ST. PETERSBURG, Fla. -- Wednesday was the third day of practice for Saturday's East-West Shrine Game, and NFL Media analyst Daniel Jeremiah has already been impressed with several prospects this week.
Here are three players who have stood out to him from the first three days.
William & Mary WR Tre McBride: Jeremiah said McBride (6-foot-1, 205 pounds) has stood out because he is "a smooth athlete who tracks the ball well." McBride doesn't have blazing speed, but he does almost seem to glide at times, moving easily in and out of cuts. McBride also has return skills and seems a lock to be the first William & Mary wide receiver drafted since 1973 (David Knight was an 11th-round pick by the New York Jets). McBride, who is from the Atlanta suburbs, finished his career with 196 receptions for 2,753 yards and 19 touchdowns. He would be the first offensive player from the FCS school drafted since 1992 and the fifth overall from the school this century.
Louisville LB Deiontrez Mount: Jeremiah says the most appealing thing about Mount (6-5, 246) is his size, and Mount looks as if he could add a few more pounds without hampering his quickness, too. Mount is athletic -- he qualified for the state finals as a high school senior in Florida in the 110-meter hurdles -- and had five sacks and 10.5 tackles for loss this season. Mount never was a full-time starter for the Cardinals; he made 13 starts, including five this season, in his career. This was his first season as an outside linebacker. He had been an undersized end in a 4-3 set but was moved when Louisville switched to a 3-4. He is raw with his technique and needs to become a better-rounded player. But Mount can move for a guy his size.
Kentucky DE Za'Darius Smith: He was Kentucky's other end this season, playing opposite star Bud Dupree. But while Smith (6-5, 265) isn't as highly touted as Dupree, he still can play. Jeremiah touts his "explosiveness" off the snap, and there were a handful of times Wednesday when he embarrassed the tackle trying to block him with that quickness. One selling point with Smith, in a weird way, is his inexperience: He has played just five seasons of football (one in high school, two in junior college and two at Kentucky), and with his athleticism, he certainly has an upside once he polishes the rough edges. The question, of course, is whether those rough edges can be smoothed. Smith had 10.5 sacks, 13.5 tackles for loss and 119 tackles in his two seasons with the Wildcats.
Five other things we learned from the third day of practice at the Shrine Game:
» Chip Kelly was in attendance Wednesday. One day after Green Bay Packers general manager Ted Thompson attended practices, the Philadelphia Eagles' coach did the same. Kelly attended the national championship game Monday night in Arlington, Texas (he signed a good portion of the Oregon team), was at the NFLPA Bowl practices Tuesday and was in St. Pete on Wednesday. Kelly pressed the flesh at both practices and signed autographs at the East practice Wednesday morning for some students at Shorecrest Prep, where the practice was held. Among others in attendance have been former Tampa Bay Buccaneers coach Greg Schiano, former Ohio State and Arizona State coach John Cooper, and Jeff Tedford, the former California coach who recently was named head man for the CFL's BC Lions.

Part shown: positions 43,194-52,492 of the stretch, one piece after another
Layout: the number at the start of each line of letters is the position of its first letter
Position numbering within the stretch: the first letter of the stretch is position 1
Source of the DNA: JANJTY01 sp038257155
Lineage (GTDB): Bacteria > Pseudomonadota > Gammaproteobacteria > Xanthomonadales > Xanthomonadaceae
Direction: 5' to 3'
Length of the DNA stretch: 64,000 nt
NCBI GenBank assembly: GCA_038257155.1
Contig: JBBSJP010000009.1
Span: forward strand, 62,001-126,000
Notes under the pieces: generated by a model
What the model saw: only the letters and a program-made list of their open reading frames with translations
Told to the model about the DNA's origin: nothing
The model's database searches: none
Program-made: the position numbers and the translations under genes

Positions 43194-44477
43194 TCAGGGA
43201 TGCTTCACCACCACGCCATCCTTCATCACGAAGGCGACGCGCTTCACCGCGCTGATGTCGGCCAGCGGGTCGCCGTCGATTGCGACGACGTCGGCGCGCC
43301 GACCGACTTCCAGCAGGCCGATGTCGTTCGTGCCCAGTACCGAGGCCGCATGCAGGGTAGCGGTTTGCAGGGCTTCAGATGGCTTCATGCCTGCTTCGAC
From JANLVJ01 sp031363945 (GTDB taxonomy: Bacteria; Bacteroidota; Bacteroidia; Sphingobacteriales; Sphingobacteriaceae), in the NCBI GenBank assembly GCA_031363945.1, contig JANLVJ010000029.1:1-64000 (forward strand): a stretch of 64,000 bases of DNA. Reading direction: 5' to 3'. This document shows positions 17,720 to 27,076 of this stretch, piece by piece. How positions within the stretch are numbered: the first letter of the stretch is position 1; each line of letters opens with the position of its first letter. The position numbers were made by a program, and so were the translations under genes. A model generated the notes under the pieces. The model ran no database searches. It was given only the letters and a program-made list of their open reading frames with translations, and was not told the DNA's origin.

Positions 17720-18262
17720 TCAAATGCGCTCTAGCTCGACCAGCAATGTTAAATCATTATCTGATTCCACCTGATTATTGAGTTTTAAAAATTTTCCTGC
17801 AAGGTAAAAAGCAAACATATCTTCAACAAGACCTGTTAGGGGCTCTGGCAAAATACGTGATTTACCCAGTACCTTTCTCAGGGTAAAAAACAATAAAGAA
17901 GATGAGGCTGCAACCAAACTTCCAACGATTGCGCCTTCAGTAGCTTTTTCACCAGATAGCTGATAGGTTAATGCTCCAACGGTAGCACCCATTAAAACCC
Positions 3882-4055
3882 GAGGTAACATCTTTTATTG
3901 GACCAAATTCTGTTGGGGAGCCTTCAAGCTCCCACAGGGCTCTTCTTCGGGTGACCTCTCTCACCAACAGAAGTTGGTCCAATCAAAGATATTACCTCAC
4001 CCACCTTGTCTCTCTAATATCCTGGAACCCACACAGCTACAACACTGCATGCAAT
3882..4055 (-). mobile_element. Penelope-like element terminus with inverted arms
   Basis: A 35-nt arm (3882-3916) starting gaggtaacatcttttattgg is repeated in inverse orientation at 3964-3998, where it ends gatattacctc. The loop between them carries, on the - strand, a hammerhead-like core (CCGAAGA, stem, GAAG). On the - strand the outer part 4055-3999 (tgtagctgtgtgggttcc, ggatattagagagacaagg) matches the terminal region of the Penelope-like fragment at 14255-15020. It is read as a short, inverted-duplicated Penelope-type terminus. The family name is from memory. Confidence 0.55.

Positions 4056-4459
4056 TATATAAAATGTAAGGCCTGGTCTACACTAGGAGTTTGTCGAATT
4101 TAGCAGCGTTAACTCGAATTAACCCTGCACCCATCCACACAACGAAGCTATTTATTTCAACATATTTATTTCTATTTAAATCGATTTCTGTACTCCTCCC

» Howard Mudd was spreading his gospel. Mudd, a former longtime NFL offensive line coach who turns 73 on Feb. 10, is coaching the West's team offensive line, and despite getting around gingerly -- and with a cane at times -- he has been quite active the first three days. He was both patient and impatient with the West linemen Wednesday, gently explaining how they can better improve their leverage and footwork but also not so gently asking for repetitions when the players didn't do what he wanted. Mudd last coached in the NFL with the Eagles in 2012.
» The two "imports" are interesting prospects. There are two players from Canadian colleges in the game, DT Daryl Waud (6-5, 290) of Western University-Ontario and WR Addison Richards (6-5, 210) of Regina University. Both offer good size, but both also are raw in their technique and are definite developmental prospects. Waud could stand to add some bulk and strength, but he has flashed at times in the one-on-one drills and seemingly has surprised some offensive linemen with his quickness. Richards is going to have a steep learning curve, but his size is a big positive, and he has shown good hands, as well.
» Oregon LB Tony Washington was a late arrival. Washington has been on the roster for a while, but he didn't get on the practice field until Wednesday. He had a good excuse, of course -- he was playing in the national title game. Washington arrived in Tampa on Tuesday afternoon, too late to partake in that day's practice. The Shrine Game players wear their college helmets, and for those wondering, Washington sported a silver Oregon helmet.
» The West linebackers have looked good. Kansas' Ben Heeneyhas been a hit with some scouts. Michigan State's Taiwan Jones might be the most physical player in the game and has the look of an old-school middle 'backer. NFL Media analyst Charles Davis says Stanford's James Vaughters is "the best-looking cat out there" among the linebackers. And Utah State's Zach Vigil has been both vocal and active in drills and scrimmages. All of them play for the West.